Bacteria activated by the plant sugar xylan produce drugs inside the gut to treat bowel disease

Modified gut bacteria that produce therapeutic agents in response to specific dietary sugars could be employed as novel treatments for bowel disorders. In a new study, US and UK researchers show that intestinal inflammation in mice can be reduced by live, genetically engineered bacteria that sit in the gut.

The researchers introduced a gene for a human protein called keratinocyte growth factor-2 (KGF-2), which helps keep the cells that line the gut healthy, into the bacterium Bacteroides ovatus.  They hijacked the bug’s own sugar-degrading mechanisms to gain control over production of the protein - the gene was precisely positioned in an area of the genome only activated in the presence of the plant sugar xylan.

’The real novelty of our approach is that you can regulate the [protein] production,’ says lead researcher Simon Carding of the University of East Anglia and Institute of Food Research in the UK. ’The protein is regulated in the same manner as the xylan-degrading enzymes, which are collected together on a specific region of the bacterial chromosome.’

When mice with severe gut inflammation were fed the genetically engineered bacteria and then xylan in their drinking water, they fared significantly better than mice given unmodified bacteria, or modified bacteria but without the sugar. According to Carding’s team, oral administration could be preferable to straight injections of KGF-2, which require high doses to produce therapeutic benefits. 


Source: © GUT

Sections of colon showing increased number of mucus-producing goblet cells (stained blue) that are a sign of a healthier gut before (left) and after treatment with modified bacteria and xylan (right)

Crucially, KGF-2 release could be controlled by dietary supplements. Xylan is a complex polysaccharide found in plant cell walls, but because it is most highly concentrated in parts of plants that are removed during food processing - such as tree bark and rice husks - most people only consume very small amounts.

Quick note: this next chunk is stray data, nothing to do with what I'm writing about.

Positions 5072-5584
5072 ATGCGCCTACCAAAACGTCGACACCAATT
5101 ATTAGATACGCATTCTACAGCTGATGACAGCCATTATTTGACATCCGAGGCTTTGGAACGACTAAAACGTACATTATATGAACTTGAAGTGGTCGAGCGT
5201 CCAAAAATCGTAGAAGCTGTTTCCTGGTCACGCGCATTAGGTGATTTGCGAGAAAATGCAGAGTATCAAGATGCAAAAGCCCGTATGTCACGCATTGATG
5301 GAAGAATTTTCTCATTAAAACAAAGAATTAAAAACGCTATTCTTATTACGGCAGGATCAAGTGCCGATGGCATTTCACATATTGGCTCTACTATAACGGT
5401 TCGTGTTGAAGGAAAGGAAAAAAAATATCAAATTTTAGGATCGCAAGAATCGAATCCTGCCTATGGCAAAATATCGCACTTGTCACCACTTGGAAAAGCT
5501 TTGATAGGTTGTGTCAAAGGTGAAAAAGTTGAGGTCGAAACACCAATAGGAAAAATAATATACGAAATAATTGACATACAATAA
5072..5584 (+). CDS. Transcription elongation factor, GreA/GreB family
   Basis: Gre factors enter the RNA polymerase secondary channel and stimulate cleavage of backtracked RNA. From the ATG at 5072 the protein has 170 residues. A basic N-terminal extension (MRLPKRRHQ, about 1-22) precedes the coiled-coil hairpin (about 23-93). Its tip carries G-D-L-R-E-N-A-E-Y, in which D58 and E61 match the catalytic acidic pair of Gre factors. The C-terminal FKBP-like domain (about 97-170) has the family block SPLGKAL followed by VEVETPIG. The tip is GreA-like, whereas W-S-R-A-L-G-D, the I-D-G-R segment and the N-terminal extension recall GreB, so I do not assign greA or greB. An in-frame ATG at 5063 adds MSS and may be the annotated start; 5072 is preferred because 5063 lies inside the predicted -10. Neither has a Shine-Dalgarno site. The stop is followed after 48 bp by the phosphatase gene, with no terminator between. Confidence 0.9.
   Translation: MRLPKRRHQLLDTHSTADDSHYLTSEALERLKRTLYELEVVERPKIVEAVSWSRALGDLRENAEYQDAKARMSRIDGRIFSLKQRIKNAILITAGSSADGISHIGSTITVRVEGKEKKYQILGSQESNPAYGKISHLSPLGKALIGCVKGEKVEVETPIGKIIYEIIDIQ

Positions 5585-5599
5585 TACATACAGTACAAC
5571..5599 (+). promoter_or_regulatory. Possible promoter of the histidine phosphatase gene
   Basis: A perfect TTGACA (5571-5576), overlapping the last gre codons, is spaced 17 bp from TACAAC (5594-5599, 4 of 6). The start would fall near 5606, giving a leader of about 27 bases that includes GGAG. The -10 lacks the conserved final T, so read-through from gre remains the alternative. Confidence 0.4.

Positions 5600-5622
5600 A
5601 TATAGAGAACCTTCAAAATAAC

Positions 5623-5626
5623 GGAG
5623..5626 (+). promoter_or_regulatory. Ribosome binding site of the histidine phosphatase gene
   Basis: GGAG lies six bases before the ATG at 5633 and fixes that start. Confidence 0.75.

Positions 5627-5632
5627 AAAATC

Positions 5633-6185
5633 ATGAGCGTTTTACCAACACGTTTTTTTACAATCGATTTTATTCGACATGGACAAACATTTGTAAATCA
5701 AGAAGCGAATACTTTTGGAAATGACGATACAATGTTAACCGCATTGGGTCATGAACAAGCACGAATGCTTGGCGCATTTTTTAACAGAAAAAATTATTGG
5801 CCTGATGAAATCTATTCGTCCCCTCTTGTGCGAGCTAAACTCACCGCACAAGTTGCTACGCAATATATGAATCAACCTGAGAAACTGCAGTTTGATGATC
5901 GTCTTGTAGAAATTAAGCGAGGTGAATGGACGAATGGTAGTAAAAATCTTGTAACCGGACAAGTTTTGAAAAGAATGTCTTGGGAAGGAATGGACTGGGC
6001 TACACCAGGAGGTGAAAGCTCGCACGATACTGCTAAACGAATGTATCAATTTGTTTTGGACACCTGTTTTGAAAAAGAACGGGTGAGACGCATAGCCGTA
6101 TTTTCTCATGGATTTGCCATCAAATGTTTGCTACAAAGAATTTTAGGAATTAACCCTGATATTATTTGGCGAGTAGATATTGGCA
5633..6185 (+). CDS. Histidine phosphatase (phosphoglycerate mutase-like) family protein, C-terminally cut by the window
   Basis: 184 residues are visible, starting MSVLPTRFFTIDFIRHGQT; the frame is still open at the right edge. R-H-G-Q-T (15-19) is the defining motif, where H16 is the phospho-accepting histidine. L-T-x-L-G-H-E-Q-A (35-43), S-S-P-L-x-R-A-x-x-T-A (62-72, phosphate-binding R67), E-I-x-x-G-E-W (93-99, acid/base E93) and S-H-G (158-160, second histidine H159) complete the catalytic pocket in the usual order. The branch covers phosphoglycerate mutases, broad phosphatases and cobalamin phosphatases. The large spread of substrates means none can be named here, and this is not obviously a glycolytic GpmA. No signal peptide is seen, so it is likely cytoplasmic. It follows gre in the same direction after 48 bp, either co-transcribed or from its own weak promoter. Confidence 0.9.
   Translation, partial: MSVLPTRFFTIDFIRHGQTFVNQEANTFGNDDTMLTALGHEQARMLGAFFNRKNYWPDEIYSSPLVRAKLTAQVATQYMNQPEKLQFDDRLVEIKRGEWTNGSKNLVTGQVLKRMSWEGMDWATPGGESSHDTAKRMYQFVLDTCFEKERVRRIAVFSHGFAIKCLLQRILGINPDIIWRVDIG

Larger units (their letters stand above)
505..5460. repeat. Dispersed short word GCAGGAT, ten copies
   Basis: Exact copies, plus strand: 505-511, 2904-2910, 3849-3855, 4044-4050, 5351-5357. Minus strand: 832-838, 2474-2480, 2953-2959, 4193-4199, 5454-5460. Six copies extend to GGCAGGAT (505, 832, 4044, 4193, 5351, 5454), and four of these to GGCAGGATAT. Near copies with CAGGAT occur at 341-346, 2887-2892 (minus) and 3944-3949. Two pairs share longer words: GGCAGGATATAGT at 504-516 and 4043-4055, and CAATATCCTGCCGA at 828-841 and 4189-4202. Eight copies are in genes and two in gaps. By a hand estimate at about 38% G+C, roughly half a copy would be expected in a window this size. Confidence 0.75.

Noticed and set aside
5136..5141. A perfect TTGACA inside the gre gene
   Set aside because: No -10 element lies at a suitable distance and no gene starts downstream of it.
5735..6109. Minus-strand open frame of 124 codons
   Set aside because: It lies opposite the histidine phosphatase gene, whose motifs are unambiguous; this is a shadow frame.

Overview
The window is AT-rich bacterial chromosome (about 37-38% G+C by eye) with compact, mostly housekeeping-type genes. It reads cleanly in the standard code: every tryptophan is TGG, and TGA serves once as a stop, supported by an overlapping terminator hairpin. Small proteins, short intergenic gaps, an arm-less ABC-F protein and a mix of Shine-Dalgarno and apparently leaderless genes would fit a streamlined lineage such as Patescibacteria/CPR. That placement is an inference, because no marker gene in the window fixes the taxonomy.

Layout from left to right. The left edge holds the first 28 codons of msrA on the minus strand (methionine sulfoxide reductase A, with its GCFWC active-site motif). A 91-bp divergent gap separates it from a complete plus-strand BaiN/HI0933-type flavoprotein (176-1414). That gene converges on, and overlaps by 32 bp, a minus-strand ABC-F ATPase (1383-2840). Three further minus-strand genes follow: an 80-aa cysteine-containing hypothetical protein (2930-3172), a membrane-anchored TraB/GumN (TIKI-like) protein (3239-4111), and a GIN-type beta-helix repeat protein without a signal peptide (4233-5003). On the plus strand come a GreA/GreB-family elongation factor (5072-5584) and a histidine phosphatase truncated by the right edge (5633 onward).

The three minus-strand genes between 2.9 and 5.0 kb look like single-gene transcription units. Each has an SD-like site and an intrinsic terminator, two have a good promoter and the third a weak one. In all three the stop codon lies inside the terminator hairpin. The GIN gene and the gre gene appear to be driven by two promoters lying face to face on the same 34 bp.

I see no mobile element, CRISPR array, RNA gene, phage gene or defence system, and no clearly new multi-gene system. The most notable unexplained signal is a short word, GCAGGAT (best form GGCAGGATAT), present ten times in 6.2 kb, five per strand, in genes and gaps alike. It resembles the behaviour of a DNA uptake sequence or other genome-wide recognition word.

The findings by Carding’s group certainly drew our attention,’ says Mark Vaeck, CEO of ActoGeniX, a Belgium company developing treatments for inflammatory bowel disease. ’This further illustrates the possibilities of oral administration of therapeutic proteins by a bacterial delivery system, which is the general basis of ActoGeniX’s therapeutic delivery platform. Provided that his prototype is able to pass the necessary regulatory and environmental evaluations to obtain approval for initiation of clinical trials, it may become a valuable candidate to be tested in patients with certain disease conditions.’

According to Carding, plans for scale-up are well underway and formulations suitable for human consumption could reach Phase I clinical trials within the next eighteen months. He says a neat biosafety feature of the system should help allay any environmental concerns. ’The only way this bacterium will work is if it’s inside the large intestine, which is essentially an oxygen deficient environment. In the air, it dies rapidly and this essentially contains it and prevents its spread within the environment.’

Hayley Birch